Integrating your internal systems

Transcend offers four methods to help you integrate your internal data systems. Depending on your existing infrastructure and the specific systems in question, you might choose different approaches; this page will help you decide the optimal approach for each system.

1. Server webhook

To implement a server webhook, your team will need to spin up a lightweight server that Transcend will notify each time a new DSR comes in. After being notified, the server will (asynchronously) run a custom script that queries the user's data (in the case of an access request) or performs some data modification (in the case of erasure and opt-outs). Finally, the server will notify Transcend of the respective job's completion (passing along the user's data in the case of access).

Creating a server webhook is a straightforward process, and we have example code to help you along the way. Moreover, once you've implemented one webhook, additional webhooks will look much the same, differing primarily in the logic of the custom script.

Pros:

  • All access to the database controlled by your engineering team (there is no sharing of credentials, and we treat your system as a black box)
  • Integrates seamlessly into any existing scripts you might have
  • Highly flexible in terms of the logic you want to implement - you could configure a single access webhook that queries from five different databases in five different ways, or you could configure multiple webhooks for one database to reflect your existing partitioning of user PII

Cons:

  • Requires some engineering lift to spin up the server and write the custom script (2-15 hrs)
  • Have to update the script logic if your underlying data/schemas change
  • Isn't ideal for batching, as Transcend notifies your server once per inbound DSR (of course, you can batch on your end, but that's more custom logic to consider)

2. Cron job

To implement a cron job, your team will need to write a script that interacts with our DSR API. Each time the script is run, it will retrieve all pending requests, run the corresponding internal workflow(s) to process said requests (similar to the script for webhook processing), then notify our API of each job's completion (and, in the case of access, upload the relevant user data). This script can be run either as-needed or on some arbitrary interval at a specific time that best suits your needs (say, once a day at midnight).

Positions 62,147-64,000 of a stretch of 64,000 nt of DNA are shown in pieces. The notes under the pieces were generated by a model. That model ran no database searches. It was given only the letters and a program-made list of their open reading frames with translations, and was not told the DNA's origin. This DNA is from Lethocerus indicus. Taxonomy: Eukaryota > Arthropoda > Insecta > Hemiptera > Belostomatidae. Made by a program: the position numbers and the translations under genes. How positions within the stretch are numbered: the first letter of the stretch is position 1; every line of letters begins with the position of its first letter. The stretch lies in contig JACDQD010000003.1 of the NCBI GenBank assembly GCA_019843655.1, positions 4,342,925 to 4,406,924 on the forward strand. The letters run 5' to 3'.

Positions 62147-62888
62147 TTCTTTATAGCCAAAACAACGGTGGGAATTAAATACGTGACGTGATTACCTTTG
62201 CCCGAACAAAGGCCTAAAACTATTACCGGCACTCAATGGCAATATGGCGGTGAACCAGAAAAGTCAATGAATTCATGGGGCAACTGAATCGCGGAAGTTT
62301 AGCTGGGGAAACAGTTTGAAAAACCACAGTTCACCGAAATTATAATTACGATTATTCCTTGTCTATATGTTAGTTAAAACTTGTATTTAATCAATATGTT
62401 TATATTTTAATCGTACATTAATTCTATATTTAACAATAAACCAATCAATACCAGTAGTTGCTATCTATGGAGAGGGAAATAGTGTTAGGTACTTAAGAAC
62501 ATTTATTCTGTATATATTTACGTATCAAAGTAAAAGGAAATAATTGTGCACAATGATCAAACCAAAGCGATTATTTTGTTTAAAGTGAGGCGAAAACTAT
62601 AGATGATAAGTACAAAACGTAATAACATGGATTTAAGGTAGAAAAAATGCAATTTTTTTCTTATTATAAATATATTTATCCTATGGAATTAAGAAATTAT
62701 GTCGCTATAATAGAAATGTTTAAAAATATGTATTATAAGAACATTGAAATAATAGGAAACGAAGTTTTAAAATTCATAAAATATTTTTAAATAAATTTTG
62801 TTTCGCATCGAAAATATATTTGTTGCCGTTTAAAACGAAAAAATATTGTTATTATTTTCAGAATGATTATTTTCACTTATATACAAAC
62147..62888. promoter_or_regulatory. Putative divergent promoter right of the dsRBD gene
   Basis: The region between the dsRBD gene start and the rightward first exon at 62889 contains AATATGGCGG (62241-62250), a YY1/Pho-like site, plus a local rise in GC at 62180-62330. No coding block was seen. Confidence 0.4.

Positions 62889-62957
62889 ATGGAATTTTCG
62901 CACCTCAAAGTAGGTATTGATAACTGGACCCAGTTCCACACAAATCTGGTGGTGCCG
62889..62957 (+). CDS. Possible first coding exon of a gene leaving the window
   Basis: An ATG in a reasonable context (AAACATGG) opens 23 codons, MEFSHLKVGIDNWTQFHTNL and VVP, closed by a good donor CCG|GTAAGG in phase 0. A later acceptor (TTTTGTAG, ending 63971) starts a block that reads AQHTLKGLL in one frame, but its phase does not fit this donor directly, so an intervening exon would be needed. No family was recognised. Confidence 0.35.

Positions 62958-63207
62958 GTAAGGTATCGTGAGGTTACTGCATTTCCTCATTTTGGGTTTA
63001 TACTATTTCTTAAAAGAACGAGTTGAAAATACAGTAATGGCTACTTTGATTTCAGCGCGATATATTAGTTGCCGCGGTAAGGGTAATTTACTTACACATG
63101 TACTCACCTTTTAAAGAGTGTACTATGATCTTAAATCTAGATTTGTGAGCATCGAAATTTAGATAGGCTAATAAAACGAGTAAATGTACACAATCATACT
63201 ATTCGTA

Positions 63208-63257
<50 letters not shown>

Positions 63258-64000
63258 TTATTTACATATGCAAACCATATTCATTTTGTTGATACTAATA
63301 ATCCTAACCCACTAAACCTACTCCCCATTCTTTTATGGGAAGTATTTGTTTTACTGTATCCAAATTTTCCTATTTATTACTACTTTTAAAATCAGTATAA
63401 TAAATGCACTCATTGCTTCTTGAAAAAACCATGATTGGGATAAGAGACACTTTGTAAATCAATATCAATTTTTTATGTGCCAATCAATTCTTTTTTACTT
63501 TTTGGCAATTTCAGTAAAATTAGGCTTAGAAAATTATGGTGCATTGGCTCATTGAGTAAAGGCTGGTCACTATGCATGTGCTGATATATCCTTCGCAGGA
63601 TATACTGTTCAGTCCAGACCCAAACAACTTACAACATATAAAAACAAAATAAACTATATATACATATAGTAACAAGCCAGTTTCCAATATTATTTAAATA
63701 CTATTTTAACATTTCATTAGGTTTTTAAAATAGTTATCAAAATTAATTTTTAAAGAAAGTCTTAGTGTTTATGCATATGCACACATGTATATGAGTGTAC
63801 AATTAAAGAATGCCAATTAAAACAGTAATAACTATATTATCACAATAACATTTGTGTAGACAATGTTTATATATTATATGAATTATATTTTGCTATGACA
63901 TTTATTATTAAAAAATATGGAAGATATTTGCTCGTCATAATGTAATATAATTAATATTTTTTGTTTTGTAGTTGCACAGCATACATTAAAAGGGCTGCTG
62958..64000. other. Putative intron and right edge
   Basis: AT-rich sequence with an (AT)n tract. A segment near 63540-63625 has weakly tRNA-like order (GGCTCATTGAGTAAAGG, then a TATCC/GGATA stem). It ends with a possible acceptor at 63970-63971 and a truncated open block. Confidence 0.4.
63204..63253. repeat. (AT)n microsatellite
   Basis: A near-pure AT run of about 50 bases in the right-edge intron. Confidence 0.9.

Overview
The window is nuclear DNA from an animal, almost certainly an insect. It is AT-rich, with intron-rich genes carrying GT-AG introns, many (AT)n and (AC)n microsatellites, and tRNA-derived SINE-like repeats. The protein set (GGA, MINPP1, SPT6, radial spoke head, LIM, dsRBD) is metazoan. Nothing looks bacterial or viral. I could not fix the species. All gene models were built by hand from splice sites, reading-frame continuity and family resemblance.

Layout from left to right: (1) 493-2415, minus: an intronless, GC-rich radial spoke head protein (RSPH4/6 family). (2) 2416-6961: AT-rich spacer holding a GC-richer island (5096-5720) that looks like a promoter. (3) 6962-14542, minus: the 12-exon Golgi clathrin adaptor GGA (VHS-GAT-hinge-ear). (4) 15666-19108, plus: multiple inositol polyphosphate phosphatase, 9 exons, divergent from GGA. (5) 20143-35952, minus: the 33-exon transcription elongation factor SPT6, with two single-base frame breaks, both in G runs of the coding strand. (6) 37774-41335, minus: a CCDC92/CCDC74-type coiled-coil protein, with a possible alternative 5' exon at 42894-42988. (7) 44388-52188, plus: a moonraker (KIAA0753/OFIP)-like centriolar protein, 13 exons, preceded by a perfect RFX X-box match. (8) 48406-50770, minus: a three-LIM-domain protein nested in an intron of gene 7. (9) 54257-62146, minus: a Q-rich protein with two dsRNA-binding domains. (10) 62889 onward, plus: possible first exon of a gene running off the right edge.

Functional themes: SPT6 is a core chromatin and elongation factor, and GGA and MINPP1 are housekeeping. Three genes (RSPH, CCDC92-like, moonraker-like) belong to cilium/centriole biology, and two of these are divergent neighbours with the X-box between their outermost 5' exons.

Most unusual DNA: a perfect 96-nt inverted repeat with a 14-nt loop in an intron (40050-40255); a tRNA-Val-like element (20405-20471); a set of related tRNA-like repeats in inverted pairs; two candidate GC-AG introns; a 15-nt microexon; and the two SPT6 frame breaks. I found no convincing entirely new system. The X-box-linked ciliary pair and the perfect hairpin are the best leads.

A Python example of what such a script would look like can be found here. Importantly, with a cron job integration, you will not need to spin up a server to receive notifications from Transcend, since the script will be pulling the pending requests instead.

Pros

  • All access to the database controlled by your engineering team (there is no sharing of credentials, and we treat your system as a black box)
  • Integrates seamlessly into any existing scripts you might have
  • Does not require any engineering lift to spin up a server for a webhook
  • Rather than processing requests as they come in (the simplest way to manage the server webhook), can optimize for batch processing of DSRs when most convenient for your databases

Cons

  • Requires some engineering lift to write the custom script (2-8 hrs)
  • Have to update the script logic if your underlying data/schemas change
  • DSRs will process on a slower cadence than they would with a first-come-first-serve webhook approach (irrelevant to privacy SLAs, but your preference might be to resolve DSRs as rapidly as possible)

3. Automated Vendor Coordination

In some cases, you might have internal user data that can only be accessed or modified via some manual process. One example would be an internal dashboard whose data isn't readily exportable - in that case, someone would need to extract/modify the data manually. Automated vendor coordination optimizes for manual workflows like this.